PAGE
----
Greenpeace, together with other non-governmental organisations, non-GMO food associations and a food retailer, announced that the first-ever public detection method for a gene-edited crop has been successfully developed and published.  The new research refutes claims by the biotech industry and some regulators that new genetically modified (GM) crops engineered with gene editing are indistinguishable from similar, non-GM crops and therefore cannot be regulated. 
The new method detects a herbicide-tolerant rapeseed variety that was developed using gene editing, a new form of genetic engineering. It allows European Union (EU) countries to carry out checks to prevent this unauthorised GM crop from entering EU food and feed supply chains illegally. Until now, EU countries were unable to test their imports for the presence of this GM rapeseed, which is grown in parts of the US and Canada.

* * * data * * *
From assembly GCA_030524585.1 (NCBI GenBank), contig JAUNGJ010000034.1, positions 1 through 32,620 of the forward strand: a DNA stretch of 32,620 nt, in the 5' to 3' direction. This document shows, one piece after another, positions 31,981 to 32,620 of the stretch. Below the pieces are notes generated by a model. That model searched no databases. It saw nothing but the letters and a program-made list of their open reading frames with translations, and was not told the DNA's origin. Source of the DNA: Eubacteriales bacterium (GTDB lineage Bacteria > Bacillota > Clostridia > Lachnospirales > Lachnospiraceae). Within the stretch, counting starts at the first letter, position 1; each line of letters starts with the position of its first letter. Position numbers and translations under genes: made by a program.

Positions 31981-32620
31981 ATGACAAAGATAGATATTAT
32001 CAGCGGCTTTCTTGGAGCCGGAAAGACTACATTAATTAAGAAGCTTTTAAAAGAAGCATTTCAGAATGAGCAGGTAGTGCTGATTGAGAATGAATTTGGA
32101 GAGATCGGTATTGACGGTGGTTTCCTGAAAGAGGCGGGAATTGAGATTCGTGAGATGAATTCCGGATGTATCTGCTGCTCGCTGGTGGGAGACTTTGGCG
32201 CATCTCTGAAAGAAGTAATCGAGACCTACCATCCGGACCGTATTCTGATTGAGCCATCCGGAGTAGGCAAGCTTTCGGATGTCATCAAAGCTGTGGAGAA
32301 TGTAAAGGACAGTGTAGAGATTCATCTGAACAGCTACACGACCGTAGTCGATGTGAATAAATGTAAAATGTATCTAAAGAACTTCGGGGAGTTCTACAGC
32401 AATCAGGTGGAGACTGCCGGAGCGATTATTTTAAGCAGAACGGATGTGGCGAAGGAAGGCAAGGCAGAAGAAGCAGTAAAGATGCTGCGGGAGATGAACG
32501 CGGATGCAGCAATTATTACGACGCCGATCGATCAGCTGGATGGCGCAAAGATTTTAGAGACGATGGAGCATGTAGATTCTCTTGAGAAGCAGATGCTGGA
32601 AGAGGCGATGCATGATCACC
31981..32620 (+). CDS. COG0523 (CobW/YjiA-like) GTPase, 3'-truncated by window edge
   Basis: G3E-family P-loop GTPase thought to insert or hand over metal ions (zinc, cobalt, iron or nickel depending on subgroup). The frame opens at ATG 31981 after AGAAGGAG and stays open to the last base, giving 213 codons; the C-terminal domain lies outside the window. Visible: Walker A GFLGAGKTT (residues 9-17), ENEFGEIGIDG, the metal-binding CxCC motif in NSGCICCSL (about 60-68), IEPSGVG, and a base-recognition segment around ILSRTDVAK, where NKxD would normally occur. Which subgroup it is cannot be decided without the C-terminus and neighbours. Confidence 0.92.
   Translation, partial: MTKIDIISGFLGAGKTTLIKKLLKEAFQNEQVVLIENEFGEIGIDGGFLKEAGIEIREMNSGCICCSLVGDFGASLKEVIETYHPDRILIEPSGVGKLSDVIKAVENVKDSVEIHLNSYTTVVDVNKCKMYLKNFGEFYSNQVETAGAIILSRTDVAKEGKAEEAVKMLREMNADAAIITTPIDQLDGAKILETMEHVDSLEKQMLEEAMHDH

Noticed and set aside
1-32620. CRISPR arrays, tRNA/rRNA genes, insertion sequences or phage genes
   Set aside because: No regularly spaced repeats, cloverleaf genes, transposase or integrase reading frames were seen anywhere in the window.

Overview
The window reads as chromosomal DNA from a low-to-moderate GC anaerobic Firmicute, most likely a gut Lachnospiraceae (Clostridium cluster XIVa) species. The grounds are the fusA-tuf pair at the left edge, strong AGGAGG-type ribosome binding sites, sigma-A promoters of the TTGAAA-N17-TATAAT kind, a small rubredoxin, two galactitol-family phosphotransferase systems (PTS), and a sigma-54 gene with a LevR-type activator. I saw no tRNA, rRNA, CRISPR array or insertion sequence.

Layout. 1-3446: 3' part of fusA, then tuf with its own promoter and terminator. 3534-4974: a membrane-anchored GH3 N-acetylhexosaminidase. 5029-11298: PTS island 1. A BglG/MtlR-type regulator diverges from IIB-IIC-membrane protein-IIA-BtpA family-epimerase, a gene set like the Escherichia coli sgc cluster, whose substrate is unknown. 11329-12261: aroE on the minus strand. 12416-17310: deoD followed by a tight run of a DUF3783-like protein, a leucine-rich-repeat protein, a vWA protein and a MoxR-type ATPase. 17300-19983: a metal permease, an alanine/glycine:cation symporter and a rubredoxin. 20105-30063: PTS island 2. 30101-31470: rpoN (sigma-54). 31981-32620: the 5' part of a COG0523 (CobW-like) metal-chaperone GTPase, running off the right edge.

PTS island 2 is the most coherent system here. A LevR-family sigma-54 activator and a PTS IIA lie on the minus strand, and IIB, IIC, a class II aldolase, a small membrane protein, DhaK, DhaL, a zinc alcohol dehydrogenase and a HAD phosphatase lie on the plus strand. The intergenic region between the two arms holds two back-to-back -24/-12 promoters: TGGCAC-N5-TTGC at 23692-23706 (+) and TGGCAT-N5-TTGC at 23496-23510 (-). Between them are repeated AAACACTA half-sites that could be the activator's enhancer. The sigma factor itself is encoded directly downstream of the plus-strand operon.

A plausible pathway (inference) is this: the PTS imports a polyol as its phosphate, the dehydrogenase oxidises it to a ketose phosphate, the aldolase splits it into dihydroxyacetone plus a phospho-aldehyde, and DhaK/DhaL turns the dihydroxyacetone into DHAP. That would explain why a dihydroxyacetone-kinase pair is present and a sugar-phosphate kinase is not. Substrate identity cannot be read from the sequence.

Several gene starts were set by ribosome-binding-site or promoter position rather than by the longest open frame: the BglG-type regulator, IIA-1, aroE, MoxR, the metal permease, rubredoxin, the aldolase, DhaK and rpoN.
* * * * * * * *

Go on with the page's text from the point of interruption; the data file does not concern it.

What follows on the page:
It also allows food companies, retailers, certification bodies and national food safety inspectors to verify that products do not contain this GM rapeseed.